Is this your child's symptom?
- Injuries to the inside or outside of the nose
If Head Injury is the main concern, see
Types of Nose Injuries
- Nosebleed. Even minor nose injuries cause a nosebleed. The bleeding will stop with the correct technique. If the bleeding persists, the child needs to be seen.
- Swollen Nose. Swelling and bruising of the outer nose without a fracture is common. It can be mistaken for a broken nose. The swelling will be gone in 4 or 5 days. Then the shape of the nose will look normal. But the bruising may take 2 weeks to clear.
- Fracture of the Nose. Severe fractures of the nose (crooked nose) are usually reset the same day. This requires surgery in the operating room. Most surgeons don't repair mild fractures until 5 to 7 days after the injury. Caution: a nasal fracture must be re-set before 10 days.
- Nasal Septal Hematoma (Serious). A blood clot of the central wall of the nose. It needs to be drained. If not, there's a risk of cartilage damage. That would lead to a deformed nose.
When to Call for Nose Injury
Call 911 Now
Call Doctor or Seek Care Now
Contact Doctor Within 24 Hours
Contact Doctor During Office Hours
Self Care at Home
Care Advice for Minor Nose Injury
- Nosebleed - How to Stop:
- To stop a nosebleed, squeeze the soft parts of the lower nose together. Gently press them against the center wall.
- Do this for 10 minutes to put pressure on the bleeding point.
- Use the thumb and index finger in a pinching manner.
- If the bleeding continues, move your point of pressure.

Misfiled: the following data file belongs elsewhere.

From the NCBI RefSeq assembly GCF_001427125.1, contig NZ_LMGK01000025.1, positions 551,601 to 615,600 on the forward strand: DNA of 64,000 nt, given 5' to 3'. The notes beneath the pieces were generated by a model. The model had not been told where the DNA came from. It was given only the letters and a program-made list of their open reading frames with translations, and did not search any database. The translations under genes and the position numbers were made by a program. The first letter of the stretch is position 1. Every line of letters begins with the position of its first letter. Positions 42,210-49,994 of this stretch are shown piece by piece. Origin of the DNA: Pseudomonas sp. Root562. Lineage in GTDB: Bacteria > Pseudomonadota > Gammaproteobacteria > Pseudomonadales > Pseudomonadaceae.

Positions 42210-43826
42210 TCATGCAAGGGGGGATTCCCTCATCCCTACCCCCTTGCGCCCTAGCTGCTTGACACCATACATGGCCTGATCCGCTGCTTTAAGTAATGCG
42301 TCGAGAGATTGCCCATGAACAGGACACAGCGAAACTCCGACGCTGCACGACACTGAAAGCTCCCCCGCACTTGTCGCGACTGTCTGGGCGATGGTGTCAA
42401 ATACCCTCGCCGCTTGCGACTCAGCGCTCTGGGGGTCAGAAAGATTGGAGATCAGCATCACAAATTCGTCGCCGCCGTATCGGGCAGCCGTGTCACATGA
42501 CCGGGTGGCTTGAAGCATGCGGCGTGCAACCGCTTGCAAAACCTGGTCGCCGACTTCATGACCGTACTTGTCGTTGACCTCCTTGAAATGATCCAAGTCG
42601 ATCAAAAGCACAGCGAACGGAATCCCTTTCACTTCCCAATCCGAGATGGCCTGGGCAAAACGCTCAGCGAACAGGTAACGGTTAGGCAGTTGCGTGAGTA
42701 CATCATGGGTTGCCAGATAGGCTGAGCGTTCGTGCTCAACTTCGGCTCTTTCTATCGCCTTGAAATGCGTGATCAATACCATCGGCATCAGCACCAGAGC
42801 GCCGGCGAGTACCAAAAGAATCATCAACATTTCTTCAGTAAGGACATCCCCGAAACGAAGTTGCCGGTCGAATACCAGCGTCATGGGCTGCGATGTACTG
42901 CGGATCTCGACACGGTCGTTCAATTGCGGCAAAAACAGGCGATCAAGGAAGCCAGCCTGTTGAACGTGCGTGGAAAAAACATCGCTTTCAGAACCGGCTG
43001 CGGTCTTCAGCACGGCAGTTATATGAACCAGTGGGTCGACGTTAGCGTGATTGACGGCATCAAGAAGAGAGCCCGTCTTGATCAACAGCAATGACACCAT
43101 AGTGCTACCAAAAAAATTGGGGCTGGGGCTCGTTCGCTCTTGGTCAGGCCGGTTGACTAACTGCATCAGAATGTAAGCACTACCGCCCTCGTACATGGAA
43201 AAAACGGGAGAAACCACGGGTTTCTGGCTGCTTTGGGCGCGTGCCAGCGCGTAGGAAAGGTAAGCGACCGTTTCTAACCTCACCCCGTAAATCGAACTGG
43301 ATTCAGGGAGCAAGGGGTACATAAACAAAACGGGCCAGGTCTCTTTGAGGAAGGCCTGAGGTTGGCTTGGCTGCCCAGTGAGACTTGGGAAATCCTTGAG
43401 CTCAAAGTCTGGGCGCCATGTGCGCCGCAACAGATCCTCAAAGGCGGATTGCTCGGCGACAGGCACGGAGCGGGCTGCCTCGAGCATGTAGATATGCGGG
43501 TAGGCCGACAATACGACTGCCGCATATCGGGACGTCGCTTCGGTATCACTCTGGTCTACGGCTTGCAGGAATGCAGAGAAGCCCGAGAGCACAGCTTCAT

- Have your child sit up and breathe through the mouth during this procedure.
- Skin Bleeding - How to Stop:
- For any skin bleeding, put direct pressure on the wound.
- Use a gauze pad or clean cloth.
- Press for 10 minutes or until the bleeding has stopped.
- Clean the Cut:
- After the skin bleeding has stopped, wash the area. Clean with soap and water for 5 minutes.
- If a large area, use an antibiotic ointment (such as Polysporin). No prescription is needed.
- Then, cover with a bandage (such as Band-Aid) for 1 day.
- Cold Pack for Pain:
- For pain or swelling, use a cold pack. You can also use ice wrapped in a wet cloth.
- Put it on the nose for 20 minutes.
- Repeat in 1 hour, then as needed. Caution: Avoid frostbite.
- Pain Medicine:
- To help with the pain, give an acetaminophen product (such as Tylenol).
- Another choice is an ibuprofen product (such as Advil).
- Use as needed.
- Concerns About Missing a Minor Nasal Fracture:
- If a swollen nose is the only finding, usually it's not broken.
- Even if it's broken, standard practice is to delay correction for a few days. This allows the swelling to go away. Reason: The swelling interferes with seeing the shape of the nose.
- X-rays are often not helpful. Reason: Most of the nose is cartilage. Injuries to the cartilage do not show up on X-ray.
- Looking at the nose after the swelling is gone is preferred. You can usually do this by day 4 or 5. This is the best way to tell if it is fractured. It will look different than it used to. Delayed correction also helps the surgeon better see what needs to be corrected.
- Caution: If the nose is broken, a surgeon must re-set it. This should be done before the 10th day.
- What to Expect:
- Nose pain and swelling usually peak on day 2.
- They go away over 3 or 4 days.
- Call Your Doctor If:
- Pain becomes severe
- Nasal passage becomes blocked
- Shape of the nose has not come back to normal after 4 days
- Signs of infection occur (a yellow discharge, more tender to touch or fever)
- You think your child needs to be seen
- Your child becomes worse
And remember, contact your doctor if your child develops any of the 'Call Your Doctor' symptoms.
Disclaimer: this health information is for educational purposes only. You, the reader, assume full responsibility for how you choose to use it.
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